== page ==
Ray is one lawmaker who closely watches sex offenders and even believes those convicted of aggravated sexual abuse of a child or rape of a child should get the death penalty.
He's considering legislation to that end pending the outcome of a Louisiana case that was appealed to the U.S. Supreme Court. Louisiana law allows capital punishment for the rape of a child under 13.
In that case, a 44-year-old man was sentenced to die for raping his 8-year-old stepdaughter. He is one of the only death-row inmates in the nation who was not convicted of committing or participating in a murder. A few months ago, a Louisiana jury recommended death for a second man convicted of repeatedly raping a 5-year-old.
Oklahoma, South Carolina and Texas have adopted capital punishment for child rape in the past two years. Montana has had the law since 1997.
Other states have developed strict strategies for monitoring offenders, but some evidence shows the strategy is backfiring.
In California, for example, a recent Los Angeles Times article outlined worries that the danger of sex offenders would rise as stricter laws lead to more homelessness.
California's version of Jessica's Law restricts where paroled offenders can live and requires electronic monitoring of their whereabouts. The law prohibits ex-offenders from living within 2,000 feet of places where children gather, but it lacks adequate definitions of such places. In some counties and cities, the law's residency restrictions make large swaths of housing off-limits, according the Times.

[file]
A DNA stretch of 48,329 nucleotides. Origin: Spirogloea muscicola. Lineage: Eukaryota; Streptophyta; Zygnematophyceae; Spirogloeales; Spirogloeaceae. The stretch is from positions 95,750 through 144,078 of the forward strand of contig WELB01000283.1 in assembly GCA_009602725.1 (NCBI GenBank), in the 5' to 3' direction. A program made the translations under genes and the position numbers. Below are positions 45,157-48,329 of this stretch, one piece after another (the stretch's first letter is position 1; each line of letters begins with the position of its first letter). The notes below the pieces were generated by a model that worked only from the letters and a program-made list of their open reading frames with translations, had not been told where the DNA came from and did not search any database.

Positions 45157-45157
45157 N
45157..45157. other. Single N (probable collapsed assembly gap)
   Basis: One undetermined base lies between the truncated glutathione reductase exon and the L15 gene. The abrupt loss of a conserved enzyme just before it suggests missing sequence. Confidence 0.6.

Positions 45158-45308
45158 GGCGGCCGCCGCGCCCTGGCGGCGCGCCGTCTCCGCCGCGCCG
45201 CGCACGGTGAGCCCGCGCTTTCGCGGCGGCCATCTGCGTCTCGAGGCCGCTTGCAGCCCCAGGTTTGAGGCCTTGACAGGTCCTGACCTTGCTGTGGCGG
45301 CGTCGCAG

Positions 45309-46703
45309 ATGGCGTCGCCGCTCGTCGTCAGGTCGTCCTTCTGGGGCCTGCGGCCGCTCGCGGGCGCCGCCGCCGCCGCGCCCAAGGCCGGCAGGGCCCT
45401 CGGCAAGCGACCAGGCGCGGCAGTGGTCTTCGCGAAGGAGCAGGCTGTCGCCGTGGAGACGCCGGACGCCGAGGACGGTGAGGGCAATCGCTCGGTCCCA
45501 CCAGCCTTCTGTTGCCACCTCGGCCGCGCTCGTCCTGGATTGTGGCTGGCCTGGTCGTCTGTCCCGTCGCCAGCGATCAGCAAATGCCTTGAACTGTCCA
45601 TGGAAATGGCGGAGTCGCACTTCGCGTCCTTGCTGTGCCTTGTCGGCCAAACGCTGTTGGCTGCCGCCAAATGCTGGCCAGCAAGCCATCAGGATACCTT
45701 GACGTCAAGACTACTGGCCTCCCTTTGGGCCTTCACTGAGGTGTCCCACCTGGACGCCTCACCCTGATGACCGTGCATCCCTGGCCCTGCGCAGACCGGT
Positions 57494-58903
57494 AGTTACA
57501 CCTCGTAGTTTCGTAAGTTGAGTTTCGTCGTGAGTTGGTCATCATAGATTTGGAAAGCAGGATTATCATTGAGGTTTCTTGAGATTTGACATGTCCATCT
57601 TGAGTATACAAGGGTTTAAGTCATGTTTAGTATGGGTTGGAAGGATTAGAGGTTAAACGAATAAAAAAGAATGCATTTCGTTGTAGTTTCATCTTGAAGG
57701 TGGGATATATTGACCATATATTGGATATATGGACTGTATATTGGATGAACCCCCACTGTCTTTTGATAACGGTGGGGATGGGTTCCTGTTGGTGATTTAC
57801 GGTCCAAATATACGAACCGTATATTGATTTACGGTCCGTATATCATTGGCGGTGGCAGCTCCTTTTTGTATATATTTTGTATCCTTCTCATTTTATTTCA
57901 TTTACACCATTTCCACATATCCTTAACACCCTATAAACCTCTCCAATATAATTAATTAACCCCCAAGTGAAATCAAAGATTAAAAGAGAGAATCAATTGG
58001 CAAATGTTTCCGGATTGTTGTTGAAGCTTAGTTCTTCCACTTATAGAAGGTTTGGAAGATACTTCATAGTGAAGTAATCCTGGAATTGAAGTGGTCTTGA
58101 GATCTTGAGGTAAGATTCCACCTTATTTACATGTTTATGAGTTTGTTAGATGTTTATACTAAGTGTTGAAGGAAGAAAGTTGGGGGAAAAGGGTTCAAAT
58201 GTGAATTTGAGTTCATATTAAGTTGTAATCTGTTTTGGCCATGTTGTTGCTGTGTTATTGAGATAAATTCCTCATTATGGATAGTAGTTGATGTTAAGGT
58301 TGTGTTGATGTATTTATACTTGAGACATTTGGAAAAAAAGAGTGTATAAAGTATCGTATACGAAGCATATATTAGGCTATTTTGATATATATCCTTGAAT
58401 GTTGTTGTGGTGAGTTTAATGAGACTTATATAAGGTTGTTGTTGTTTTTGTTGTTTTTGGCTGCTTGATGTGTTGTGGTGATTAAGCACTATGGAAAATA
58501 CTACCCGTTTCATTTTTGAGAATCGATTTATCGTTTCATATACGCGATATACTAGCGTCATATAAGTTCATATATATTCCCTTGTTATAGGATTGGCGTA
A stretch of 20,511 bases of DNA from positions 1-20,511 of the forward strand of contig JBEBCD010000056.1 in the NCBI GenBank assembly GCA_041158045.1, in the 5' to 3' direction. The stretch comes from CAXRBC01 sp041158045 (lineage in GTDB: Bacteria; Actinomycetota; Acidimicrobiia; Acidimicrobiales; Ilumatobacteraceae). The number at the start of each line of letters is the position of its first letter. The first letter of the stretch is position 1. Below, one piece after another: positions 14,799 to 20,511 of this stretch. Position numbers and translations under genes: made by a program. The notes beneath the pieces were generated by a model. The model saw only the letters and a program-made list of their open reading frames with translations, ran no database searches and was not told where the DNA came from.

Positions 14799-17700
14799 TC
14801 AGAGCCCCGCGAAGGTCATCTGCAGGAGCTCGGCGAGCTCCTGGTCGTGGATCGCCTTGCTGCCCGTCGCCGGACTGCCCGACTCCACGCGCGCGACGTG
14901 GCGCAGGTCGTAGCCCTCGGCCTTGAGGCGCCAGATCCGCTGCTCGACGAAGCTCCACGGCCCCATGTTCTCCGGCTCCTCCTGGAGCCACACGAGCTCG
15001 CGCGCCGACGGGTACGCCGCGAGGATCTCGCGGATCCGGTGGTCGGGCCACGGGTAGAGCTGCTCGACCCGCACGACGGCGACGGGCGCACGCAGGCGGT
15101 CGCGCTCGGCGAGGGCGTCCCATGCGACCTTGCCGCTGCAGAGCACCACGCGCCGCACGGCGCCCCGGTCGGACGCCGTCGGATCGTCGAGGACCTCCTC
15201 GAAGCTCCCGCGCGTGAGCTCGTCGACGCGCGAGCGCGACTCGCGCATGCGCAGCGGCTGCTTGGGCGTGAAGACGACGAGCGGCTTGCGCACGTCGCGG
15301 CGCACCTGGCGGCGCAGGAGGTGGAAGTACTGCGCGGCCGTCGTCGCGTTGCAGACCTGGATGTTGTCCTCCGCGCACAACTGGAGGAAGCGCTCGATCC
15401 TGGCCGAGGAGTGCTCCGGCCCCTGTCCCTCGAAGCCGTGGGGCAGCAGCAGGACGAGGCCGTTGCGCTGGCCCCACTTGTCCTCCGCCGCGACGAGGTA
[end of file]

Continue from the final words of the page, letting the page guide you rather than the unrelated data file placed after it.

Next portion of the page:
A report by that state's Sex Offender Management Board said the state has recorded a 44 percent increase in those registered as transients.
Several experts interviewed for this story urged caution about placing so many limits on sex offenders that they can't operate or function in society. In the past seven months, there have been two serious incidents involving sex offenders.
"We seem to be seeing a bit more desperation out of sex offenders," Shaw said.
In February, sex-offender parole agents went to a Salt Lake apartment complex to talk to Mark Nielson, 45, who had been convicted of three counts of rape of a child. He had apparently failed his treatment and didn't want to go back to jail. He wouldn't let officers in, and he later killed himself after telephone negotiations with Salt Lake police.
Last summer, a parolee fugitive sex offender took a hostage after a botched hijacking. At one point, Mark Sickler, 45, had his arm around a woman's neck and a gun to his head. "He said he wanted to die. He wasn't going back to prison," Salt Lake police detectives said at the time.
Officers tried to negotiate with the man but eventually shot and killed him during the confrontation.
The Utah Board of Pardons and Parole also has an important role in this picture.
The board actually has a separate matrix it follows, which generally keeps sex offenders in prison longer than inmates convicted of an equivalent felony drug crime, for example. But board member Jesse Gallegos knows that if something goes wrong, if a sex offender re-offends or retreats to prior behavior, the board's actions are continually second-guessed."We're tasked with an impossible job," said Gallegos. "Which is to predict human behavior."
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